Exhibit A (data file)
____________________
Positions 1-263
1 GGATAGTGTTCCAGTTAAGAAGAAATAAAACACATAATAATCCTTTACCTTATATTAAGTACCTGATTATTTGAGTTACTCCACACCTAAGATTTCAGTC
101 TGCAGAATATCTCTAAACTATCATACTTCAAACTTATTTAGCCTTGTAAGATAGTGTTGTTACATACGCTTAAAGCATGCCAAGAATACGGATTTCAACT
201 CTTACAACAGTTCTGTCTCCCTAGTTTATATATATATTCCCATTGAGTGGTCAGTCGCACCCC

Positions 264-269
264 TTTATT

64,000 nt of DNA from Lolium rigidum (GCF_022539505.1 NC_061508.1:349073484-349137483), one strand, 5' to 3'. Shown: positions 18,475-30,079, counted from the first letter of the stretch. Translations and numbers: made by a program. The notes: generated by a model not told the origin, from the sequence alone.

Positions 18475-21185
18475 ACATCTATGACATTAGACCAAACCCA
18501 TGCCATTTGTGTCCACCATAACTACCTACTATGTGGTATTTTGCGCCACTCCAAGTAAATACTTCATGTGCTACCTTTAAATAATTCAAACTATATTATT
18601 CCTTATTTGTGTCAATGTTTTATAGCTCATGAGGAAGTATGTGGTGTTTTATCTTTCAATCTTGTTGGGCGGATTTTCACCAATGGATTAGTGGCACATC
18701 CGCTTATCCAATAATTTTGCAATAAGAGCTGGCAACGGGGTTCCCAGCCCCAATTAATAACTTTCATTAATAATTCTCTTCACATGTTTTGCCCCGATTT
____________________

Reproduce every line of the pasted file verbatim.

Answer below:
Positions 1-263
1 GGATAGTGTTCCAGTTAAGAAGAAATAAAACACATAATAATCCTTTACCTTATATTAAGTACCTGATTATTTGAGTTACTCCACACCTAAGATTTCAGTC
101 TGCAGAATATCTCTAAACTATCATACTTCAAACTTATTTAGCCTTGTAAGATAGTGTTGTTACATACGCTTAAAGCATGCCAAGAATACGGATTTCAACT
201 CTTACAACAGTTCTGTCTCCCTAGTTTATATATATATTCCCATTGAGTGGTCAGTCGCACCCC

Positions 264-269
264 TTTATT

64,000 nt of DNA from Lolium rigidum (GCF_022539505.1 NC_061508.1:349073484-349137483), one strand, 5' to 3'. Shown: positions 18,475-30,079, counted from the first letter of the stretch. Translations and numbers: made by a program. The notes: generated by a model not told the origin, from the sequence alone.

Positions 18475-21185
18475 ACATCTATGACATTAGACCAAACCCA
18501 TGCCATTTGTGTCCACCATAACTACCTACTATGTGGTATTTTGCGCCACTCCAAGTAAATACTTCATGTGCTACCTTTAAATAATTCAAACTATATTATT
18601 CCTTATTTGTGTCAATGTTTTATAGCTCATGAGGAAGTATGTGGTGTTTTATCTTTCAATCTTGTTGGGCGGATTTTCACCAATGGATTAGTGGCACATC
18701 CGCTTATCCAATAATTTTGCAATAAGAGCTGGCAACGGGGTTCCCAGCCCCAATTAATAACTTTCATTAATAATTCTCTTCACATGTTTTGCCCCGATTT